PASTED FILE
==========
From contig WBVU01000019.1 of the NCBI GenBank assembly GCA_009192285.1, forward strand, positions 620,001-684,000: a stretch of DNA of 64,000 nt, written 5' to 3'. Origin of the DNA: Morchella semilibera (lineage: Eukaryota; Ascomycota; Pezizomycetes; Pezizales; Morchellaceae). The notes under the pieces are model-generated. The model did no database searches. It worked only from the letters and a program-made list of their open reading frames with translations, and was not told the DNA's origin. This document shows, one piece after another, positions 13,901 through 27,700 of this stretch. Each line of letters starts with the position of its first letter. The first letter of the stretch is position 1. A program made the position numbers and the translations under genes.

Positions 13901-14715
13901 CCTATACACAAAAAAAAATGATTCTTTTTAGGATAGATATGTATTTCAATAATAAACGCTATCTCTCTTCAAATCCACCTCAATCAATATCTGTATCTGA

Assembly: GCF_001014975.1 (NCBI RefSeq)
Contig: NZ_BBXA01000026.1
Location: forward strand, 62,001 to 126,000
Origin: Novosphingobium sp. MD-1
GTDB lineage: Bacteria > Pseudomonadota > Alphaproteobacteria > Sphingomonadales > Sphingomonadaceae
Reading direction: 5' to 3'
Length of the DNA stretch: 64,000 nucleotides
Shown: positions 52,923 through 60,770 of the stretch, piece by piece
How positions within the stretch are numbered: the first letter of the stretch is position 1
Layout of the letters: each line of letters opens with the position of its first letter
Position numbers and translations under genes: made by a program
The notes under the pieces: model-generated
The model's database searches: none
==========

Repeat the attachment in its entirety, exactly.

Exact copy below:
From contig WBVU01000019.1 of the NCBI GenBank assembly GCA_009192285.1, forward strand, positions 620,001-684,000: a stretch of DNA of 64,000 nt, written 5' to 3'. Origin of the DNA: Morchella semilibera (lineage: Eukaryota; Ascomycota; Pezizomycetes; Pezizales; Morchellaceae). The notes under the pieces are model-generated. The model did no database searches. It worked only from the letters and a program-made list of their open reading frames with translations, and was not told the DNA's origin. This document shows, one piece after another, positions 13,901 through 27,700 of this stretch. Each line of letters starts with the position of its first letter. The first letter of the stretch is position 1. A program made the position numbers and the translations under genes.

Positions 13901-14715
13901 CCTATACACAAAAAAAAATGATTCTTTTTAGGATAGATATGTATTTCAATAATAAACGCTATCTCTCTTCAAATCCACCTCAATCAATATCTGTATCTGA

Assembly: GCF_001014975.1 (NCBI RefSeq)
Contig: NZ_BBXA01000026.1
Location: forward strand, 62,001 to 126,000
Origin: Novosphingobium sp. MD-1
GTDB lineage: Bacteria > Pseudomonadota > Alphaproteobacteria > Sphingomonadales > Sphingomonadaceae
Reading direction: 5' to 3'
Length of the DNA stretch: 64,000 nucleotides
Shown: positions 52,923 through 60,770 of the stretch, piece by piece
How positions within the stretch are numbered: the first letter of the stretch is position 1
Layout of the letters: each line of letters opens with the position of its first letter
Position numbers and translations under genes: made by a program
The notes under the pieces: model-generated
The model's database searches: none